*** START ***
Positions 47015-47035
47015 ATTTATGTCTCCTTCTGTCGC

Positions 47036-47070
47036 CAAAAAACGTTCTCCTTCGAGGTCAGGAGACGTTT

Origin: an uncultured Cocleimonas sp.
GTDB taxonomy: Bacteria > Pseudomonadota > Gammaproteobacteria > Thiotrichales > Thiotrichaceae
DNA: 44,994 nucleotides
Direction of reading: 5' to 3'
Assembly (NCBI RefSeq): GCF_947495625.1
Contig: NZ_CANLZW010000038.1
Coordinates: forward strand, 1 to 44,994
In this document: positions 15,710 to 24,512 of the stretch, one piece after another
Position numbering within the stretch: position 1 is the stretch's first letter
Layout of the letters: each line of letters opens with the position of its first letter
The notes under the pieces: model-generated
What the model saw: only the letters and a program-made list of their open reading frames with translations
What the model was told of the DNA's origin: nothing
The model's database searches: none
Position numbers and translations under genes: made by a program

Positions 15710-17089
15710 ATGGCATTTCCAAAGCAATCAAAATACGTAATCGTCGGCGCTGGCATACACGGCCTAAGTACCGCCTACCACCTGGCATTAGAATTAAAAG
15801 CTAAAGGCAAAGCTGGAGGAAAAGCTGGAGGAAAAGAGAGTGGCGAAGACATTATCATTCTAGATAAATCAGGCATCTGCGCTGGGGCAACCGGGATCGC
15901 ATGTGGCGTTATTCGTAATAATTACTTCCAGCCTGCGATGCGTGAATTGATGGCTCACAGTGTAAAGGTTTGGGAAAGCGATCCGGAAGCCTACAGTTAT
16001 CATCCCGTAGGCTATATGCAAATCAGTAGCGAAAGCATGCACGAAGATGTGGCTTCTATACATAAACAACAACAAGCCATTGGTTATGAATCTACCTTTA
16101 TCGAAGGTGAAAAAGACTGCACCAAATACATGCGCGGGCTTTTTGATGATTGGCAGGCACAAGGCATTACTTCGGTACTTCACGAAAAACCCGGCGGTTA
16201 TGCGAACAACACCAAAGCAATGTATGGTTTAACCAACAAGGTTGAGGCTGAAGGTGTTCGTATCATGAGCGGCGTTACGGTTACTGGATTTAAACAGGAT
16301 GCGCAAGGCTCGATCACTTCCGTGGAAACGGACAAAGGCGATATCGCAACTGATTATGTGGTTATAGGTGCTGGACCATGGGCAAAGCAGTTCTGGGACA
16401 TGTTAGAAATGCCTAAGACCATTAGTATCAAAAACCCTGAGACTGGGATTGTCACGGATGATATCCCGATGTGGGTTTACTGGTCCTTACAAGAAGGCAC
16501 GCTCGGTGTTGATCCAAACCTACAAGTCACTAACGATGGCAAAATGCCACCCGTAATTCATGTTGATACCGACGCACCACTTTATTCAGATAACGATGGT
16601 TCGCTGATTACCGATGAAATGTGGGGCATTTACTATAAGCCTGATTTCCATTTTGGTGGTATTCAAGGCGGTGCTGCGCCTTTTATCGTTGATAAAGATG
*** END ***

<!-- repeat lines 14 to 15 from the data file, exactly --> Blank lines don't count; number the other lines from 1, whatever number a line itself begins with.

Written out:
Layout of the letters: each line of letters opens with the position of its first letter
The notes under the pieces: model-generated